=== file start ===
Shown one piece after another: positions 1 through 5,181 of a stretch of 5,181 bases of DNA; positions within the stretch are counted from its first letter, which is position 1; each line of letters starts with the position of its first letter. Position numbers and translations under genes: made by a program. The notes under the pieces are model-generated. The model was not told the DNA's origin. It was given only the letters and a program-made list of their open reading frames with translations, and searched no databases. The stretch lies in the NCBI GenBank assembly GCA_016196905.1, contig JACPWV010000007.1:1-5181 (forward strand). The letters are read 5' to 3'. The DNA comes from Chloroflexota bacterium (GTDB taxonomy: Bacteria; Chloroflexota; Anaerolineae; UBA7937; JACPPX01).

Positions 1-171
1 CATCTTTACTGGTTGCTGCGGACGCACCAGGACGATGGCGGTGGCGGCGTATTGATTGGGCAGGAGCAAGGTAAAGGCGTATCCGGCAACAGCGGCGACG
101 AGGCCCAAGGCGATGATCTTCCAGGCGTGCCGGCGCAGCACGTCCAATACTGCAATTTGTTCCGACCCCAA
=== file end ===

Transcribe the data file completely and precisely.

Shown one piece after another: positions 1 through 5,181 of a stretch of 5,181 bases of DNA; positions within the stretch are counted from its first letter, which is position 1; each line of letters starts with the position of its first letter. Position numbers and translations under genes: made by a program. The notes under the pieces are model-generated. The model was not told the DNA's origin. It was given only the letters and a program-made list of their open reading frames with translations, and searched no databases. The stretch lies in the NCBI GenBank assembly GCA_016196905.1, contig JACPWV010000007.1:1-5181 (forward strand). The letters are read 5' to 3'. The DNA comes from Chloroflexota bacterium (GTDB taxonomy: Bacteria; Chloroflexota; Anaerolineae; UBA7937; JACPPX01).

Positions 1-171
1 CATCTTTACTGGTTGCTGCGGACGCACCAGGACGATGGCGGTGGCGGCGTATTGATTGGGCAGGAGCAAGGTAAAGGCGTATCCGGCAACAGCGGCGACG
101 AGGCCCAAGGCGATGATCTTCCAGGCGTGCCGGCGCAGCACGTCCAATACTGCAATTTGTTCCGACCCCAA